"Save the Polar Bears" Scientist Guilty or Not Guilty?

By:  Rebecca Terrell
10/18/2012
       
"Save the Polar Bears" Scientist Guilty or Not Guilty?

Arctic wildlife biologist Charles Monnett, the scientist who galvanized the environmentalist polar bear conservation movement in 2006, is back in his old job with the Department of the Interior (DOI) after a two-year investigation into charges of data falsification in research stating that alarming numbers of polar bears are drowning due to melting sea ice caused by global warming.

The scientist who galvanized the international polar bear conservation movement with reports of drowned bears is back in his old job with the Department of the Interior (DOI) after a two-year investigation into charges of data falsification. Arctic wildlife biologist Charles Monnett made waves in the environmental movement when he and fellow DOI employee Jeffrey Gleason published a 2006 paper in the journal Polar Biology. It stated that alarming numbers of polar bears are drowning due to melting sea ice caused by global warming.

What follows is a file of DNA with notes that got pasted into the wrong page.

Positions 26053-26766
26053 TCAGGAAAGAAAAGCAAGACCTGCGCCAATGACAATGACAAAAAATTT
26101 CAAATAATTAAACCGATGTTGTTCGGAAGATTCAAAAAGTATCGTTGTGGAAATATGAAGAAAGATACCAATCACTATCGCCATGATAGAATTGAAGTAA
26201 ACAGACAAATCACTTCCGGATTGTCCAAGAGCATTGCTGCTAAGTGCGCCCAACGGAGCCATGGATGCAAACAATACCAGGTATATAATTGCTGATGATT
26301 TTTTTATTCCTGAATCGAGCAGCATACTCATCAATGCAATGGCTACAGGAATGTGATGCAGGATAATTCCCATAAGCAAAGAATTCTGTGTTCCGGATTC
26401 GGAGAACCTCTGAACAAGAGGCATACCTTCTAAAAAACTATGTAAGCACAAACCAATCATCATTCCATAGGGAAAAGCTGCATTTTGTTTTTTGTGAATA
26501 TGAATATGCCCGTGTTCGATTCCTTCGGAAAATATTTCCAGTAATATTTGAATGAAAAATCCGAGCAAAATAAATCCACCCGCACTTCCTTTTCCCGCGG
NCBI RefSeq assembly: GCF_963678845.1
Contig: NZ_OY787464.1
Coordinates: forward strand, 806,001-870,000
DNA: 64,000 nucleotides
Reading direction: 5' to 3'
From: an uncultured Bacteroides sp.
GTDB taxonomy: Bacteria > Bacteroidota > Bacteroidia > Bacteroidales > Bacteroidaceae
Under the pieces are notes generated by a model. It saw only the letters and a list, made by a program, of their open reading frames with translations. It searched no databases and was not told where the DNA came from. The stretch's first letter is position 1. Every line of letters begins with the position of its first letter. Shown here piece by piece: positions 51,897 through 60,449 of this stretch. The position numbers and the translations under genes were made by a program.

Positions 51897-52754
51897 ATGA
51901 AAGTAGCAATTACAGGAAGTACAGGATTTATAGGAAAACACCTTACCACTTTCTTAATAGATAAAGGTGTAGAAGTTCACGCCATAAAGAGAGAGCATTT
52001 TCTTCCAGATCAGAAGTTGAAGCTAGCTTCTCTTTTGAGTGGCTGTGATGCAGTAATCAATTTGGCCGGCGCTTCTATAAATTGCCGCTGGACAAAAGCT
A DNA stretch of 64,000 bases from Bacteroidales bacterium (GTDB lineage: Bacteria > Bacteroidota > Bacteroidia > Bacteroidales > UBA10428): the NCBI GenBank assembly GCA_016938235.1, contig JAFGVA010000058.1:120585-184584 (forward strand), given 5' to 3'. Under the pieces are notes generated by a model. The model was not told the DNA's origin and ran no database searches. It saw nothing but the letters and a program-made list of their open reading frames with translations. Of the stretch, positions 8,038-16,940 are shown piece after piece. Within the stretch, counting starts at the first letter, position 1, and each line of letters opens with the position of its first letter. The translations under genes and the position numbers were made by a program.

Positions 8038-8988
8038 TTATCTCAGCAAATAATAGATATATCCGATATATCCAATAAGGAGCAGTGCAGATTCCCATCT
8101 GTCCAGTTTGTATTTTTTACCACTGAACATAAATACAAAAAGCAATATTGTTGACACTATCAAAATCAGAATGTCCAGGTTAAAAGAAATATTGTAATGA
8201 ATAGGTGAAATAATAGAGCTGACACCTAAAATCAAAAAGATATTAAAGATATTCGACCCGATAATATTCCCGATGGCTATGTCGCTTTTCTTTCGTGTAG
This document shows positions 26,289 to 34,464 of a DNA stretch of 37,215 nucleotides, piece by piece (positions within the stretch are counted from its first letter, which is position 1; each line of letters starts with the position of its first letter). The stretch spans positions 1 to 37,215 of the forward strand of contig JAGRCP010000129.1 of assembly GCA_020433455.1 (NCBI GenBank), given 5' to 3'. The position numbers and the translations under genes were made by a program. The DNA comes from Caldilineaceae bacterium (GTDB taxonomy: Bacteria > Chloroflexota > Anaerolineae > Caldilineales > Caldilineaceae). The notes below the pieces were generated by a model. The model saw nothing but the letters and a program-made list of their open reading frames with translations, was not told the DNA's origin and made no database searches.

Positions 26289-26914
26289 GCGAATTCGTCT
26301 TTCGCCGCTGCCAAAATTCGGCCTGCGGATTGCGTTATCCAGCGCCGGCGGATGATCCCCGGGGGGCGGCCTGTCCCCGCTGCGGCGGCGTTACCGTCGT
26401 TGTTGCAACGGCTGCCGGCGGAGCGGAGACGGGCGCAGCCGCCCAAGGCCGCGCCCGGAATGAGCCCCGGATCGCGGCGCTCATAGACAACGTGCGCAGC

Al Gore reported Monnett's research in his 2006 documentary An Inconvenient Truth. During the film computer animation shows a polar bear struggling to climb onto a small, solitary ice floe that breaks under its weight. Gore bemoans, "A new scientific study shows that for the first time they're finding polar bears that have actually drowned swimming long distances — up to sixty miles — to find the ice." (Incidentally, the U.S. Geological Survey reports these hardy creatures are capable of swimming extremely long distances, some in excess of 200 miles. It says the data suggest "they do not stop to rest during their journey.")

In 2010, an anonymous co-worker charged Monnett with several counts of wrongdoing, including intentional omission or use of false data in his polar bear research. The complainant said Monnett intended to fraudulently influence the U.S. Fish and Wildlife Service’s (FWS) decision to list the polar bear under the Endangered Species Act. He also accused Monnett of illegally releasing confidential government e-mails to anti-oil activists.

These allegations launched a two-year DOI investigation, during which time Monnett's employing agency, the Bureau of Ocean Energy Management (BOEM), suspended him with pay for six weeks and then reassigned him to an analyst position. Last month, DOI published its findings

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